Technical Architecture Issues

The first issue here is compatibility of the BI software you use to build your EPD. It must be compatible with other software in the organization so that there are no conflicts that will hang up the system as it tries to retrieve data and slice and dice the data it has. The second issue is the server environment for the EPD. Load balancing and redundancy of servers should be a top priority for the technical team. The EPD must have the correct server environment to perform at peak levels. Skimping on the architecture will cause poor performance, and executives have little tolerance for slow response. They will lose interest, and you will lose funding.

Factor Four: Requirements

Obviously, before you build an EPD, you must have a complete set of requirements for the system. The requirements must focus on delivering the key performance indicators (KPIs) that, when improved, will yield the highest ROI. In short, good requirements simply prioritize and decompose the KPIs back to their sources, rules, periodicities, thresholds and owners.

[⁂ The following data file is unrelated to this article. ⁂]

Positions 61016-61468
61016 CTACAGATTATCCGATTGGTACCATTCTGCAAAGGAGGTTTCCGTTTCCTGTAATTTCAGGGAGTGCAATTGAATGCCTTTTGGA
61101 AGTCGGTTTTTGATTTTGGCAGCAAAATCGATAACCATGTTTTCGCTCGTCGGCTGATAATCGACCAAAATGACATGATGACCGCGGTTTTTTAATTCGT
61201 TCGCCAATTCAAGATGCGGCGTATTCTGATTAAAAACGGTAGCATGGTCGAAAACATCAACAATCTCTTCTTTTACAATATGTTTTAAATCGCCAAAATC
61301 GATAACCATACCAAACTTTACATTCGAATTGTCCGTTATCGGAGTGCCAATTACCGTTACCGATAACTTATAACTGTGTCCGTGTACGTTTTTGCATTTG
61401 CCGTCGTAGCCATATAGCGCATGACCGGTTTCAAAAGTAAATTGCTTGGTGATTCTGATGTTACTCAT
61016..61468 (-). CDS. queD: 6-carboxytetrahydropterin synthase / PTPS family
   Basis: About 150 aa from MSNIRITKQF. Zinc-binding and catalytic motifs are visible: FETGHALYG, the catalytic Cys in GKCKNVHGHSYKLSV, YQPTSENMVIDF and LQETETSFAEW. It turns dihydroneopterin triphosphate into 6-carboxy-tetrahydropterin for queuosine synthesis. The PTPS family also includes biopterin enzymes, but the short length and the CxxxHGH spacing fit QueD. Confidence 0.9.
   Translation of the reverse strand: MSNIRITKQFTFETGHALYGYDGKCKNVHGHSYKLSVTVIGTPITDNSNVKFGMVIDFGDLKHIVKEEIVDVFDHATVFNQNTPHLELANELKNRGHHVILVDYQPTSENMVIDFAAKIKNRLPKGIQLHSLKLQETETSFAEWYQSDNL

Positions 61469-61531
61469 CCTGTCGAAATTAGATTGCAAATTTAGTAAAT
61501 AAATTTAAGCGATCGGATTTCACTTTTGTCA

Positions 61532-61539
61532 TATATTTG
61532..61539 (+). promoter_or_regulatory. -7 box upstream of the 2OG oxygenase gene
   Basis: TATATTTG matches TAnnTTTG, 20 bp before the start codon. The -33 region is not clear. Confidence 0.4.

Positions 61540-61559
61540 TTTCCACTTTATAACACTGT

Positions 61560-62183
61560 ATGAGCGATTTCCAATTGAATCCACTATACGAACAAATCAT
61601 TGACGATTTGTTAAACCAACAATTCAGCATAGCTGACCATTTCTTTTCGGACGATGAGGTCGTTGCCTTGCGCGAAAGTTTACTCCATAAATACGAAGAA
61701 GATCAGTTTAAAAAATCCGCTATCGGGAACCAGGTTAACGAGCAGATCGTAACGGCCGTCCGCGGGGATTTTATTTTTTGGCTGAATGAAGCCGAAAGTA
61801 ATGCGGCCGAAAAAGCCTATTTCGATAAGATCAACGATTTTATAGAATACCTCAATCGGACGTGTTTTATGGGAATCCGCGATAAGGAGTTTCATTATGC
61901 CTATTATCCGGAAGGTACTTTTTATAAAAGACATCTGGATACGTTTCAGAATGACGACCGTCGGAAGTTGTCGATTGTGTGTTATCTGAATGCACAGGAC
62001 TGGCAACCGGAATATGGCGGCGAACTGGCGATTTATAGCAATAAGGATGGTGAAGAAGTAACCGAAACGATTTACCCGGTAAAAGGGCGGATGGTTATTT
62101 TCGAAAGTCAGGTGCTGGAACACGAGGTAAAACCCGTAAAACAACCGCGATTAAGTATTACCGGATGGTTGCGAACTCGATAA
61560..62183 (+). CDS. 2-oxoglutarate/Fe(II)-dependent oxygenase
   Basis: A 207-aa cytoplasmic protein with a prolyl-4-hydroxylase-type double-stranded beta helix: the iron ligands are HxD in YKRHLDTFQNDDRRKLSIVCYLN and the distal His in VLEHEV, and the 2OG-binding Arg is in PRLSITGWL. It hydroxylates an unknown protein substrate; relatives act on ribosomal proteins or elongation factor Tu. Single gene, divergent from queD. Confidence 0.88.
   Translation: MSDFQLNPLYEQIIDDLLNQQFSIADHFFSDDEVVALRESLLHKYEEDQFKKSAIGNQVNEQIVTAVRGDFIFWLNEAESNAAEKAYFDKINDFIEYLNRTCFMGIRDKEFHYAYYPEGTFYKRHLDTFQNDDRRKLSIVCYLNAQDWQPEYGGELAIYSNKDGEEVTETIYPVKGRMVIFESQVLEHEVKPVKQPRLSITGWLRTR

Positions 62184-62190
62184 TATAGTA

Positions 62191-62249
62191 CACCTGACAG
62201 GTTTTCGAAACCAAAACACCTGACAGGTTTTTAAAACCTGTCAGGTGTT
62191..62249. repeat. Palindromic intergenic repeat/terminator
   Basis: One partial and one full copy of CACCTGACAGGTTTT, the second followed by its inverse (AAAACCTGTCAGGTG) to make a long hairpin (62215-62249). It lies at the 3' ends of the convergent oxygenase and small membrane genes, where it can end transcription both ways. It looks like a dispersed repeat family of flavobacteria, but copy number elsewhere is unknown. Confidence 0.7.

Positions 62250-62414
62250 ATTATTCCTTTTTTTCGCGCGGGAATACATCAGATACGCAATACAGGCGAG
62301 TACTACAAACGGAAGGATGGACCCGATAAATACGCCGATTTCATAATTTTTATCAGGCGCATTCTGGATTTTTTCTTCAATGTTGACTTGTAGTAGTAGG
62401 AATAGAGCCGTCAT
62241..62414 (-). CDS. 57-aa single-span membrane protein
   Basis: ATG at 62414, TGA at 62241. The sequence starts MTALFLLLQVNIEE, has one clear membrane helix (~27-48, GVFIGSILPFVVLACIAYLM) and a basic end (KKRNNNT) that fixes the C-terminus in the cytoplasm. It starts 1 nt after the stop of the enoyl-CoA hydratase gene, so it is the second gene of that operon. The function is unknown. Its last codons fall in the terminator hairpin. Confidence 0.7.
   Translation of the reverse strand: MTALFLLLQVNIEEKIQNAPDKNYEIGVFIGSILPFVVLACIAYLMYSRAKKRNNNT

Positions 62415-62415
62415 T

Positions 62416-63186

Factor Five:
Team Makeup

Whatever the makeup of the team, the project manager should ensure that individual team members are mentored in the specific BI methodology being used so that cross training takes place and each member of the team understands the goals of the project. It's also critical that the team be supplemented by members with deeper skill sets in core areas such as knowledge of the business and best-practice business metrics for the industry –­ as well as data modeling, data management and dashboard design. This will ensure that the EPD has the expert input needed to meet the business community's expectations.

Factor Six:
Data Quality

Garbage in equals garbage out. It's absolutely crucial that before you build, all data being gathered from operational systems for use in the EPD be validated as accurate, correct and clean. You can build the best EPD in the world; but if you put dirty data into it, the system will not do its job properly. That's an unaffordable –­ and avoidable –­ waste of time and effort. My most recent EPD projects have even included data quality as one of the metrics in the dashboard itself.